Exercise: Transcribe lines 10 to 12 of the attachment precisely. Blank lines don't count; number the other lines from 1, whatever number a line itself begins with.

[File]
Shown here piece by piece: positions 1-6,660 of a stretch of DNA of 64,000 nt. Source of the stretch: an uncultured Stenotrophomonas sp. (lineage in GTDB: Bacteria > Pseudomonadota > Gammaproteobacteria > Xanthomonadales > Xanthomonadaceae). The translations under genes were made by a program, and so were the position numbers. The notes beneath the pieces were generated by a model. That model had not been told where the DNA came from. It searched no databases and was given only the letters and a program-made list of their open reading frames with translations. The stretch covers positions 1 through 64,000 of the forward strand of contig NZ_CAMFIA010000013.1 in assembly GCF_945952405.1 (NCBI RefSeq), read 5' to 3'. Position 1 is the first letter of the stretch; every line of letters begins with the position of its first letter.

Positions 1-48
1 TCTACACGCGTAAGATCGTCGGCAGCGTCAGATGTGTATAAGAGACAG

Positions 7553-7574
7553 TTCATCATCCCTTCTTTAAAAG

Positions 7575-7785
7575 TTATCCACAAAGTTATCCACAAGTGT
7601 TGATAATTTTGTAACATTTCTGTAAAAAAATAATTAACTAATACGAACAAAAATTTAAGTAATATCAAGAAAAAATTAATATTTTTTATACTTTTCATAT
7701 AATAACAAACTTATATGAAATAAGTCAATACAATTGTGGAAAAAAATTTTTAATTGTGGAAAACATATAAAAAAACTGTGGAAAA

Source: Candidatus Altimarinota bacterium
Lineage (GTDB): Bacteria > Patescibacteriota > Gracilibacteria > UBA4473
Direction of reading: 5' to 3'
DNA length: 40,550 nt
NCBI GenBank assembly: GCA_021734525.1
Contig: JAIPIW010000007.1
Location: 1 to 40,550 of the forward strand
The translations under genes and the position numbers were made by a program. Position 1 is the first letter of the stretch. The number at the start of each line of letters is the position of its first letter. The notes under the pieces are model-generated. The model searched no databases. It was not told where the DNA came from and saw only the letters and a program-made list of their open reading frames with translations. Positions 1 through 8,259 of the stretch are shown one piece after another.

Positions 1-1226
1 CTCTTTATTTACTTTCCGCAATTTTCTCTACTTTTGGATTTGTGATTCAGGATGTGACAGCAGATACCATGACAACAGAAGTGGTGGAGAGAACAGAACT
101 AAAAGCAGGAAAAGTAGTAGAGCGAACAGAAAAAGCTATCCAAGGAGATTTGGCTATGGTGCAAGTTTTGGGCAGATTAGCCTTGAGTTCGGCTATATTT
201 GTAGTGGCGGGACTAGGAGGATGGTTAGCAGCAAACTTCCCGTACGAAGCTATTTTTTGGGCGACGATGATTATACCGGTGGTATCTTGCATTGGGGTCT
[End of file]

Source: Candidatus Altimarinota bacterium
Lineage (GTDB): Bacteria > Patescibacteriota > Gracilibacteria > UBA4473
Direction of reading: 5' to 3'